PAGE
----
“This Black Girl Ain’t Running Nowhere”

By Sarah Fedele

“Being a nurse for 36 years, the whole experience was pretty surreal,” shares JoAnn Burnette, a Winston-Salem resident and Patient Experience Advisor at Novant Health Forsyth Medical Center. “I tripped when I was coming off the elevator at work and they decided to check my blood pressure. It was 190/110. That was when I knew I had to get my blood pressure under control.”

“I had lived in denial of my high blood pressure,” JoAnn says. “How could this really be the silent killer when I don’t really feel bad?” She had been diagnosed with high blood pressure in her early 40s, was on three blood pressure medications and they were about to add a fourth. Her mother fought hypertension later in her life and JoAnn had to focus on managing her sodium and her blood pressure during her pregnancies. Over the years, she tried to think about her blood pressure, but she was inconsistent with her diet and with her workouts.

“I knew I was on a slippery slope. My blood pressure was so high. I was tired all the time and didn’t even have energy to play with my grandkids,” shares JoAnn.

About two and a half years ago, all of that changed. She started her journey by saying, “This black girl ain’t running nowhere!” “My friend Linda Harris was part of Black Girls Run. She invited me out and one Tuesday afternoon, I joined her. I was instantly addicted,” smiles JoAnn.

She started out walking and then began running. “I had never been an athlete, but I loved the freedom of running. It made me feel like I was really taking back control of my own health,” says JoAnn. “The women in Black Girls Run are truly a community committed to living a healthier lifestyle and they made it possible for me to make a healthy change.”

She also got consistent with her diet. As JoAnn notes, “You can’t run off a bad diet.” She focuses on lean meats and lots of fruits and vegetables.

“I’m in a good place now,” shares JoAnn. “I have lost over 60 pounds and am the healthiest that I have been in a long time. I feel better both physically and emotionally. Now I have the energy to really participate with my family and friends.”

“My change would not have been possible without my strong faith in God and this community of encouraging, supportive and health-minded women,” says JoAnn. “It doesn’t matter what your age is, you can make a change. Now, I feel blessed to be able to inspire others to make healthier choices and lead healthier lifestyles.”

After getting her running shoes on, JoAnn hasn’t stopped. She has now completed five half marathons and just finished her first full marathon right after her 65th birthday. She dedicated her first marathon to her sister, Bonnie, who recently passed away, and her friend, Frankye, who is a breast cancer survivor.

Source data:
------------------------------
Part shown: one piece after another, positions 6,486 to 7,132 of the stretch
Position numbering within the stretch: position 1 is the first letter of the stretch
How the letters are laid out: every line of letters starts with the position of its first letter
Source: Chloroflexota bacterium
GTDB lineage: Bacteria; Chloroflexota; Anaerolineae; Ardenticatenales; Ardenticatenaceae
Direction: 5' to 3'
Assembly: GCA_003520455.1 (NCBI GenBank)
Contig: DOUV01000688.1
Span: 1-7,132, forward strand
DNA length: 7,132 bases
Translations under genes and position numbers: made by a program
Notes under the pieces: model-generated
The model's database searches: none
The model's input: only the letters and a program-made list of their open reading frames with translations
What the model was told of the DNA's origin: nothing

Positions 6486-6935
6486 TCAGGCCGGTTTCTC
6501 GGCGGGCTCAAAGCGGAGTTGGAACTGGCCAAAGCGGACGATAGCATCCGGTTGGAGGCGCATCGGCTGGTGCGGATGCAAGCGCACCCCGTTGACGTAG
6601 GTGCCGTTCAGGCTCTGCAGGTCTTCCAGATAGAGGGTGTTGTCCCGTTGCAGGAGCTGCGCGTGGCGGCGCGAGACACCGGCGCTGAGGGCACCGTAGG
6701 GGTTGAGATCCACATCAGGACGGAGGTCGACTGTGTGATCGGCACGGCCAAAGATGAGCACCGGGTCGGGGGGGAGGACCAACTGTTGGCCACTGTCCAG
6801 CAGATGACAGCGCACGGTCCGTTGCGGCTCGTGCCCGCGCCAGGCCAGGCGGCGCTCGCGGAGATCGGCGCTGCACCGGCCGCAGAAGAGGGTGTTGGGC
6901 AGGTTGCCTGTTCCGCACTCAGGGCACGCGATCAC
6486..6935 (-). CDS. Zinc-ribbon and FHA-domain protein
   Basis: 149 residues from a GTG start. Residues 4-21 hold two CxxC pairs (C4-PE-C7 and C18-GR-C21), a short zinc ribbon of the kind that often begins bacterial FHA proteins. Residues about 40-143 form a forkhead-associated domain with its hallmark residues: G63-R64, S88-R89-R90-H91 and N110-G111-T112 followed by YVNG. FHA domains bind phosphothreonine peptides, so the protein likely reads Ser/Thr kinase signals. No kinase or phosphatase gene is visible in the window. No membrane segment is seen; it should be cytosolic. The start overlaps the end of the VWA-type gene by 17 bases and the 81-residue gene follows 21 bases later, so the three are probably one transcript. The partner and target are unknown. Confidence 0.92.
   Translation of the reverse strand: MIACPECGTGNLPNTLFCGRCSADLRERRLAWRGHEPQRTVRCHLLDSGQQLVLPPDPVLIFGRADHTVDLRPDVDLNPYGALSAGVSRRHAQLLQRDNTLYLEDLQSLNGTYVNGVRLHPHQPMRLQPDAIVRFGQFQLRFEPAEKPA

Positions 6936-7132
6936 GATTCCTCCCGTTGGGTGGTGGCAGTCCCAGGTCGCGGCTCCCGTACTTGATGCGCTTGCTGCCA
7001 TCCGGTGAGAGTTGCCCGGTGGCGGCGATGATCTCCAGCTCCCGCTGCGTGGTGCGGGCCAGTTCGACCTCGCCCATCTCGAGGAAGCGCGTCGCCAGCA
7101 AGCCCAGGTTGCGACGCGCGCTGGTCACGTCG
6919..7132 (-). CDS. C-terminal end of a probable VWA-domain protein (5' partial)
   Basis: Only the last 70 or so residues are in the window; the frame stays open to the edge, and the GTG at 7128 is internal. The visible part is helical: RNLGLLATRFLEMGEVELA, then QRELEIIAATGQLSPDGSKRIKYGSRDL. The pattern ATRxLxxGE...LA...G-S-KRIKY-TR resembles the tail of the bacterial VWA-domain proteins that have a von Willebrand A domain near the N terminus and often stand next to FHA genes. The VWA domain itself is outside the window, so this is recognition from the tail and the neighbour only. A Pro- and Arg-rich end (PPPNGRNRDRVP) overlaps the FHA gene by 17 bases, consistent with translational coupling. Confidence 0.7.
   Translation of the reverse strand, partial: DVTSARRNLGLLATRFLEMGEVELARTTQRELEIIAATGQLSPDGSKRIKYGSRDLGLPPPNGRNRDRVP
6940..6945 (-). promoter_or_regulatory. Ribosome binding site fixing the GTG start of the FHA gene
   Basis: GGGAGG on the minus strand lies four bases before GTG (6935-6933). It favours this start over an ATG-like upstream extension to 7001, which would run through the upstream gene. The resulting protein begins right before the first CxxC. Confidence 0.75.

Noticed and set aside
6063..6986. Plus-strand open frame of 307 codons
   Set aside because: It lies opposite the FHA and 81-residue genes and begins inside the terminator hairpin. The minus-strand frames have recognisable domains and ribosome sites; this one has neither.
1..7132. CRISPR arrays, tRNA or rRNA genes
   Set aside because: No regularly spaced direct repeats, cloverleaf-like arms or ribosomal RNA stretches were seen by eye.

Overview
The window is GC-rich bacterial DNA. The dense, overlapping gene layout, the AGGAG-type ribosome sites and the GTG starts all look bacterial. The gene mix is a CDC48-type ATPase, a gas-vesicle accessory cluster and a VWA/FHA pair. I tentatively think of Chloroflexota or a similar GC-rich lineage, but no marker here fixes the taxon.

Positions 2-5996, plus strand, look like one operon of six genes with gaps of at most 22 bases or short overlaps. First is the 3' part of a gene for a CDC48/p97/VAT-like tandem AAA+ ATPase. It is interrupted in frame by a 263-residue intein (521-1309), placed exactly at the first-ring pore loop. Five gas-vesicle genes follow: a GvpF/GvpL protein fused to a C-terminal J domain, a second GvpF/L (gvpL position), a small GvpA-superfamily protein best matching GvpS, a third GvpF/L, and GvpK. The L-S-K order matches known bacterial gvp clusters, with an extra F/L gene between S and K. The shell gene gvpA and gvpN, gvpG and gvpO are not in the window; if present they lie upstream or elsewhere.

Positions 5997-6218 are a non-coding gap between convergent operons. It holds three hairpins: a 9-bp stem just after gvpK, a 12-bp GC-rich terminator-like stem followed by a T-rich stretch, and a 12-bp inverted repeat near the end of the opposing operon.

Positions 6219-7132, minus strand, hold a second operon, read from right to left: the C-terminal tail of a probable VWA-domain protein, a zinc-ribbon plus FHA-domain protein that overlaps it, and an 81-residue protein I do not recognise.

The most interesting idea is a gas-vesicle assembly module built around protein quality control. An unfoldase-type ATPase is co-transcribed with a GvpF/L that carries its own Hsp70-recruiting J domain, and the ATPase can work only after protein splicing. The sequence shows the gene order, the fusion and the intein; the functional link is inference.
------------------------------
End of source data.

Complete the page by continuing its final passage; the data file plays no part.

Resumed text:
Instead of trying to keep that New Year’s resolution going, make a year-long resolution to find a healthy physical activity that you can get addicted to. JoAnn’s love of running and her consistent diet and exercise have helped her to finally manage her blood pressure. Now she is only on a half of one blood pressure medication and she has a whole new perspective on the road that lies ahead of her.

Nearly half of all adults in the United States have high blood pressure and many don’t even know they have it. More than 46% of African-American women have high blood pressure. Also, hypertension occurs at a younger age for African-Americans and plays a role in 50% of all deaths. But, with accurate and regular self-monitoring, the effects of high blood pressure may be detected and treated, saving lives.

Novant Health and the American Heart Association have joined together to focus on making a community impact in the blood pressure of Forsyth County residents this year. The goal of engaging 5,000 people with Check. Change. Control. in Forsyth County will have a significant impact on the health of our community.

The focus of the program includes developing positive self-monitoring habits, sharing tools and tips to improve blood pressure, and reducing this risk factor for heart disease and stroke by dropping BP levels to a healthy 120/80.

Get your blood pressure checked today and track your BP for free at heart.org/CheckItTriad. Use code: CCCNH to get personalized tips on how to better control your BP.

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